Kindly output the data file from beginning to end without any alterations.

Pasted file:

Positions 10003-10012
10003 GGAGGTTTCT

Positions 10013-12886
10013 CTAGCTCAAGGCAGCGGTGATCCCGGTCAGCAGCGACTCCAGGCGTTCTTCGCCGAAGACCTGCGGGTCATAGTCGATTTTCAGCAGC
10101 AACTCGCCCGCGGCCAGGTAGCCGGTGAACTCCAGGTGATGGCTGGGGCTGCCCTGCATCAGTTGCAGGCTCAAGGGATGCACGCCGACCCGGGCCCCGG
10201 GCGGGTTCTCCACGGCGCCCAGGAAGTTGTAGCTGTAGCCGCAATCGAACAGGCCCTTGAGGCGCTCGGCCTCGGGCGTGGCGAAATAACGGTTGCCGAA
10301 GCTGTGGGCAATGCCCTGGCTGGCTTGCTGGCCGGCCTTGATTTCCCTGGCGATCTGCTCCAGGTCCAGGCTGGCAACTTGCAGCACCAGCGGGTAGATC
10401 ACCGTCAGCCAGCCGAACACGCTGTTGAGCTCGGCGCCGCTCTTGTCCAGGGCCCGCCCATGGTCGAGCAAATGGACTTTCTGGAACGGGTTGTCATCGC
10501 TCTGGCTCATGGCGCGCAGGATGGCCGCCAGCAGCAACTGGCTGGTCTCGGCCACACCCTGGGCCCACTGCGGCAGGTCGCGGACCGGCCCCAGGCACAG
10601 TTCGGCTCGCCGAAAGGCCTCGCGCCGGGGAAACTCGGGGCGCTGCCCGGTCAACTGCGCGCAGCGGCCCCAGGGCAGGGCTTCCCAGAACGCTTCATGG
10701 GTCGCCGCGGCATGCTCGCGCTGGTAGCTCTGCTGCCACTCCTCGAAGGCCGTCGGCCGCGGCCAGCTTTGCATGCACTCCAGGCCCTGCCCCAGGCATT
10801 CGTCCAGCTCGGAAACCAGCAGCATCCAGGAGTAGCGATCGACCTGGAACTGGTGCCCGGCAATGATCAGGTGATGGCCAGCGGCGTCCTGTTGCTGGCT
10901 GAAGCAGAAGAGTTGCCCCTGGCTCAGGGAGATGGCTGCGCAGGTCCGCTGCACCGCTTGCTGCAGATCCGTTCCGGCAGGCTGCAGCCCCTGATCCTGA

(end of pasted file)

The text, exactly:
Positions 10003-10012
10003 GGAGGTTTCT

Positions 10013-12886
10013 CTAGCTCAAGGCAGCGGTGATCCCGGTCAGCAGCGACTCCAGGCGTTCTTCGCCGAAGACCTGCGGGTCATAGTCGATTTTCAGCAGC
10101 AACTCGCCCGCGGCCAGGTAGCCGGTGAACTCCAGGTGATGGCTGGGGCTGCCCTGCATCAGTTGCAGGCTCAAGGGATGCACGCCGACCCGGGCCCCGG
10201 GCGGGTTCTCCACGGCGCCCAGGAAGTTGTAGCTGTAGCCGCAATCGAACAGGCCCTTGAGGCGCTCGGCCTCGGGCGTGGCGAAATAACGGTTGCCGAA
10301 GCTGTGGGCAATGCCCTGGCTGGCTTGCTGGCCGGCCTTGATTTCCCTGGCGATCTGCTCCAGGTCCAGGCTGGCAACTTGCAGCACCAGCGGGTAGATC
10401 ACCGTCAGCCAGCCGAACACGCTGTTGAGCTCGGCGCCGCTCTTGTCCAGGGCCCGCCCATGGTCGAGCAAATGGACTTTCTGGAACGGGTTGTCATCGC
10501 TCTGGCTCATGGCGCGCAGGATGGCCGCCAGCAGCAACTGGCTGGTCTCGGCCACACCCTGGGCCCACTGCGGCAGGTCGCGGACCGGCCCCAGGCACAG
10601 TTCGGCTCGCCGAAAGGCCTCGCGCCGGGGAAACTCGGGGCGCTGCCCGGTCAACTGCGCGCAGCGGCCCCAGGGCAGGGCTTCCCAGAACGCTTCATGG
10701 GTCGCCGCGGCATGCTCGCGCTGGTAGCTCTGCTGCCACTCCTCGAAGGCCGTCGGCCGCGGCCAGCTTTGCATGCACTCCAGGCCCTGCCCCAGGCATT
10801 CGTCCAGCTCGGAAACCAGCAGCATCCAGGAGTAGCGATCGACCTGGAACTGGTGCCCGGCAATGATCAGGTGATGGCCAGCGGCGTCCTGTTGCTGGCT
10901 GAAGCAGAAGAGTTGCCCCTGGCTCAGGGAGATGGCTGCGCAGGTCCGCTGCACCGCTTGCTGCAGATCCGTTCCGGCAGGCTGCAGCCCCTGATCCTGA